Another theme of adversity, although one not given much focus, is racism. This spans Jess's father recounting his negative experience with an amateur English cricket club; Jess explaining her parent's insistence that she can only marry an Indian boy - not white, black or Muslim; the coach mentioning that's in being Irish he encountered racism as a player, and Jess being called a "Paki" by an opponent.

The football scenes are great fun, and there's plenty of comedic moments in the film. The scene near the end - at Jess's parents house, where they grant her permission to go to America - is a tear-jerker. Plus something happens at the airport to complete a feel-good ending!

On top of all this are excellent contemporary references of that 2001/2002 era, to Spice Girls ("there's a reason why Sporty Spice is the only one without a fella!"), David Beckham in his Manchester United days, and the short-lived professional women's football league within the USA.

Great film. Great fun.
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6 of 6 people found the following review helpful By Jeremy Walton TOP 1000 REVIEWERVINE VOICE on 9 Nov. 2007
Format: DVD
I'd been after this film for some time, and was pleased to be able to pick it up cheaply at the supermarket earlier this week. I was somewhat surprised when my mother (not, as far as I know, a fan of the cross-cultural sporting coming-of-age genre) said that she wanted to watch it last night. It turns out that someone had told her that it had been made around where we grew up in West London (Hayes, Southall, Hounslow, Heathrow - how those names mix memory and desire). Neither of us were disappointed - it's an excellent comedy, with some deft touches.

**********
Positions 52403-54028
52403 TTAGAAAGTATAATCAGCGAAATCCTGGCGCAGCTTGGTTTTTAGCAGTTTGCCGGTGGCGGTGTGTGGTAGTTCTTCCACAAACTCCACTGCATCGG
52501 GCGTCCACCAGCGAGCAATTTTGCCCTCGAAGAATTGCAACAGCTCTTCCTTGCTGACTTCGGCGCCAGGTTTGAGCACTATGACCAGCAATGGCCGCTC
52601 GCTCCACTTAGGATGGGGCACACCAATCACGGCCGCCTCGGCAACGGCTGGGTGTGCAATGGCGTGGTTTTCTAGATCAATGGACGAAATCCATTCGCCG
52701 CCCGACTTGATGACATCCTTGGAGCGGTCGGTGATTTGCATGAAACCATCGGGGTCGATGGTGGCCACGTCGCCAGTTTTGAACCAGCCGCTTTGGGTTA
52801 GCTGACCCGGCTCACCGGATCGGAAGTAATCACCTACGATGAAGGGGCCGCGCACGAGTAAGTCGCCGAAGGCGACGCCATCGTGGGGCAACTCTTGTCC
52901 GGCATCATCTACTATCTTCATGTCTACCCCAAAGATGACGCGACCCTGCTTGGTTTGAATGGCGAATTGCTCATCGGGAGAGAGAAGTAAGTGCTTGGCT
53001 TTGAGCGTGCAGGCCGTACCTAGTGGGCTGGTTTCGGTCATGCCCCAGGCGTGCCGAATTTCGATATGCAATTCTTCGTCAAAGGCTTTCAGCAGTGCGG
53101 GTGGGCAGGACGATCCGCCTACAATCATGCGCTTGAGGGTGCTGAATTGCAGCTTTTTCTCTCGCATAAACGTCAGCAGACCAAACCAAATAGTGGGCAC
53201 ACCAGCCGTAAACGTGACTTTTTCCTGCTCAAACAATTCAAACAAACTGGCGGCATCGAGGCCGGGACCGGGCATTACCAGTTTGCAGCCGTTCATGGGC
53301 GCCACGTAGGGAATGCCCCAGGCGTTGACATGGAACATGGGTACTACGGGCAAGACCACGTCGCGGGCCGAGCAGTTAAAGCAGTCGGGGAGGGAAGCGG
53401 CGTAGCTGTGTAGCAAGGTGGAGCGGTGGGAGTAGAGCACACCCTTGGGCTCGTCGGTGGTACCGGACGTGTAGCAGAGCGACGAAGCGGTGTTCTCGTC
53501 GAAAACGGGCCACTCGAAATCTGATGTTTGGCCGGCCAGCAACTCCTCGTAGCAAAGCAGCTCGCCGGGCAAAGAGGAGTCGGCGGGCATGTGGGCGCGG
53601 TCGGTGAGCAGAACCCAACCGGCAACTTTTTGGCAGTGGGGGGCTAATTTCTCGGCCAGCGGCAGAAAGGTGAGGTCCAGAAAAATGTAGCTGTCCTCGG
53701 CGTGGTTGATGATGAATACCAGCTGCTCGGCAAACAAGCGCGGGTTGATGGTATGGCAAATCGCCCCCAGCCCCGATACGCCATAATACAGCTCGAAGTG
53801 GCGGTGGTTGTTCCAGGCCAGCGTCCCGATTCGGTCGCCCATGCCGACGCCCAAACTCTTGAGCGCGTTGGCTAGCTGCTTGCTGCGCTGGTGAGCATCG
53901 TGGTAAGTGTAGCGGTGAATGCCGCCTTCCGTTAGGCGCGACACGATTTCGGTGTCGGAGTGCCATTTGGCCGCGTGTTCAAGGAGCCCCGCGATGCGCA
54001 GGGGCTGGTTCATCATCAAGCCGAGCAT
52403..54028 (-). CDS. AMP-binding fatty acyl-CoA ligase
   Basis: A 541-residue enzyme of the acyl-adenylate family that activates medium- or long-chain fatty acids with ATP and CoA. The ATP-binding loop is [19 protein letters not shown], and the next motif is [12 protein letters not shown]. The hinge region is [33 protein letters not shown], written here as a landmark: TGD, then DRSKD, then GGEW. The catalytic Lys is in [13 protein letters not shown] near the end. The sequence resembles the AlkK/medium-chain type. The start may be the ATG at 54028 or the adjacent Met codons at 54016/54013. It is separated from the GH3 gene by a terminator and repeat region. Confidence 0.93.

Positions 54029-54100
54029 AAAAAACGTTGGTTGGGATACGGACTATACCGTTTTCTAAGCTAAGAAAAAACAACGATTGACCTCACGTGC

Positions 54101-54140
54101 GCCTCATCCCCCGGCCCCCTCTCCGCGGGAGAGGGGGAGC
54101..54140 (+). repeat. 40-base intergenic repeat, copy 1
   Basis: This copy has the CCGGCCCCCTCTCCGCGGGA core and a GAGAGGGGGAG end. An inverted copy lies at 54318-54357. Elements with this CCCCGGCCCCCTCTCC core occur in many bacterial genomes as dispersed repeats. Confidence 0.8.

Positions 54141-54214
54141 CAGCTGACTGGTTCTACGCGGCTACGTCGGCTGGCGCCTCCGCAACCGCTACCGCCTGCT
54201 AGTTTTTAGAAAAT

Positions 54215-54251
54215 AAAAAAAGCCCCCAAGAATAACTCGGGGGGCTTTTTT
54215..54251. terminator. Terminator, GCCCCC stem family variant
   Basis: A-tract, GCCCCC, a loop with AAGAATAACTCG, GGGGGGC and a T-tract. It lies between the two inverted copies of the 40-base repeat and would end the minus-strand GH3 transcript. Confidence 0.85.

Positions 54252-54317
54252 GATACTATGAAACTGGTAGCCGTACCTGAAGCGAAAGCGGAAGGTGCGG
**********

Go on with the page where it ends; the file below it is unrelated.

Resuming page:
The story isn't perhaps the most original creation, but the merit of the acting is that it has you caring about what happens to the characters. Parminder Nagra is particularly good, although I thought Keira Knightley wasn't so skilled at handling the obligatory twists in her role. The direction is adept - particularly for the crowd scenes (the football games, the parties, the wedding). And the soundtrack - an exciting mixture of bhangra and Western music (though I must have missed Victoria Beckham's contribution) - is really well matched: one of my favourite parts was the use of the impossibly exhuberant "Move On Up" during a montage of the team training, which almost made me want to jump up and start kicking a ball around the room myself. Almost.
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4 of 4 people found the following review helpful By AngusJ on 29 Nov. 2010
Format: DVD
The Director really hit the nail on the head with this one - and I can't begin to understand why anyone could rate this film less than the 5 stars it deserves. With moments that could make you want to laugh and cry, it is not one of those films where you'll leave it running while you go for a toilet break, you simple have to pause, in order to not miss a second. Not only was the script brilliantly written, but the actors and actresses worked seamlessly, to create an amazing, yet terrible - transparent look at what impact cultural differences can have in our modern world. I would highly recommend this film to all, a fantastic and completely worthwhile buy.
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18 of 21 people found the following review helpful By A Customer on 19 Mar. 2006
Format: DVD